Under Armour Signs Ballerina for Women’s Brand Campaign

misty copeland
Ballerina Misty Copeland's non-traditional route to success is exactly the type of game-changing effect Under Armour seeks in its endorsers.

Under Armour on Thursday announced it signed American Ballet Theatre soloist Misty Copeland to a multi-year partnership as an endorser. Ms. Copeland is the third African American female soloist in the esteemed company’s history, and the first in twenty years.

Ms. Copeland will help Under Armour push its much-anticipated women-focused marketing campaign in 2014, which is expected to prominently feature the tennis player Sloane Stephens. She joined the American Ballet Theatre in 2007, despite a non-traditional path — she took her first ballet class at 13. Considered a prodigy, Ms. Copeland, despite a full-figured body type, won first place in the Los Angeles Spotlight Awards at 15.

“Misty Copeland is a game changer,” said Leanne Fremar, Under Armour’s senior vice president and women’s brand creative director. “Just as Under Armour is changing our consumer’s expectations around performance gear by infusing it with style and design, Misty is changing the world’s view of what it means to be a world-class ballerina. She brings a modern athleticism to a very traditional art form and pushes the boundaries of the status quo definition of the word ‘athlete.'”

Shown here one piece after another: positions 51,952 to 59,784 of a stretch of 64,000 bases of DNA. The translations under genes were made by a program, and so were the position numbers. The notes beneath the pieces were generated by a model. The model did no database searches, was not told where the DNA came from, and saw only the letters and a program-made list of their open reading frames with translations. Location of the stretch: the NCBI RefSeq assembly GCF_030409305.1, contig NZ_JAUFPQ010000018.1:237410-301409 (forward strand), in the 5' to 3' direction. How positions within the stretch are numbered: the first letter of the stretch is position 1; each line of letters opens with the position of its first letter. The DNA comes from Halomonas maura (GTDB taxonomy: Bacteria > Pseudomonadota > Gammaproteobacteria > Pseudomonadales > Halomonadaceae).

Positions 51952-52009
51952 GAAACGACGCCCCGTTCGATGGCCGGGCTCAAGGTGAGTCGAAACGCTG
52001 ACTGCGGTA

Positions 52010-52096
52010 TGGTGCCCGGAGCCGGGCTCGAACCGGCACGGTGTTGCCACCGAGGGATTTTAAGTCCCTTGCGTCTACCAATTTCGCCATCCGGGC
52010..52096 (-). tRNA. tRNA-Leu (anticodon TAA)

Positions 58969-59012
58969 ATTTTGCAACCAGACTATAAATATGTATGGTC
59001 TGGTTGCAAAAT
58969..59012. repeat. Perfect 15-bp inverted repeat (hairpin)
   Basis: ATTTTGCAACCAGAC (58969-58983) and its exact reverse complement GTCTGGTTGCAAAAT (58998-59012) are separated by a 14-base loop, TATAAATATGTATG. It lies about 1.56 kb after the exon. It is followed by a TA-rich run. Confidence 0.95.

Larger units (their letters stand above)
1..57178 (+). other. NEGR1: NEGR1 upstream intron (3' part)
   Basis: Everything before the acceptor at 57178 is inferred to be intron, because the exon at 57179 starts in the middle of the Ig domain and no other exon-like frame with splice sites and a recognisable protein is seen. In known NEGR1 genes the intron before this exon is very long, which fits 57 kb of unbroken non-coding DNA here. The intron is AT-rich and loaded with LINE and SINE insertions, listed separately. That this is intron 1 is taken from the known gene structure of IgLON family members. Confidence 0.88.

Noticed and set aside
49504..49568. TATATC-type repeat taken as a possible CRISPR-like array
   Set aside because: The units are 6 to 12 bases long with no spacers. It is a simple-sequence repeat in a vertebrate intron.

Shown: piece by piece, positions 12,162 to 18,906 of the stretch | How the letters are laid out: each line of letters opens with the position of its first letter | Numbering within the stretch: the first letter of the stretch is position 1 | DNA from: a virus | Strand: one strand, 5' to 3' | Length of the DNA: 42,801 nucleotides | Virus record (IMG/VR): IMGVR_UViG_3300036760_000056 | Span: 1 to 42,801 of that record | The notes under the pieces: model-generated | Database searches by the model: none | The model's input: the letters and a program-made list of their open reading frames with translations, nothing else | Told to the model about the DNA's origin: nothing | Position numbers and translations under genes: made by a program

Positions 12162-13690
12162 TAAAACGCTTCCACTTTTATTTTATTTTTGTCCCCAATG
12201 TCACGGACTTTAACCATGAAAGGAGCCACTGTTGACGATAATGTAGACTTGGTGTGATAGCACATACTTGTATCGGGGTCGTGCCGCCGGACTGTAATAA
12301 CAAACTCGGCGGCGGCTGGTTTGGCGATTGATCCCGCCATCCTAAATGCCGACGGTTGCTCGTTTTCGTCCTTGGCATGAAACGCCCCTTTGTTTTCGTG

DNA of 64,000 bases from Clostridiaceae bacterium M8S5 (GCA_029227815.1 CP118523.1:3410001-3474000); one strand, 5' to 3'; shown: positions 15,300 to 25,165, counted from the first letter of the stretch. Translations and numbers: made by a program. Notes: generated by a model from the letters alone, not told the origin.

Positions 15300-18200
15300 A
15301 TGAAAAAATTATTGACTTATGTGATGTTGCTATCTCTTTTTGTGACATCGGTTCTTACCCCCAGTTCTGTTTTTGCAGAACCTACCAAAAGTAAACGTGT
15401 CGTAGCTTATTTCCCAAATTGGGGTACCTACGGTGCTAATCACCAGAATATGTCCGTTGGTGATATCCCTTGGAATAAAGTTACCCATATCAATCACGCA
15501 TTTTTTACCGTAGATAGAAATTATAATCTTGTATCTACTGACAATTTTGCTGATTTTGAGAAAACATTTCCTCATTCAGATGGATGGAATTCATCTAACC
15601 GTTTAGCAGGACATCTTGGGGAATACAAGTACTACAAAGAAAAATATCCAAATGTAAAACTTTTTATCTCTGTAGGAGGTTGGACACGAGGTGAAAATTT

Ms. Copeland has performed with Prince, and has endorsements with Dr. Pepper, Payless and the Boys and Girls Club of America.

“Joining the Under Armour family feels like a natural fit since they have always championed hard work and strong women,” Ms. Copeland said in a statement released by Under Armour. “In addition to supporting me with innovative performance products that give me an edge in my training, Under Armour will be a great partner to help me inspire women as they find the will to pursue their goals.”

Under Armour founder and CEO Kevin Plank said in 2013 that his company would shun traditional models of marketing to women, which too often, in his mind, simply took the “shrink it and pink it” approach to apparel.

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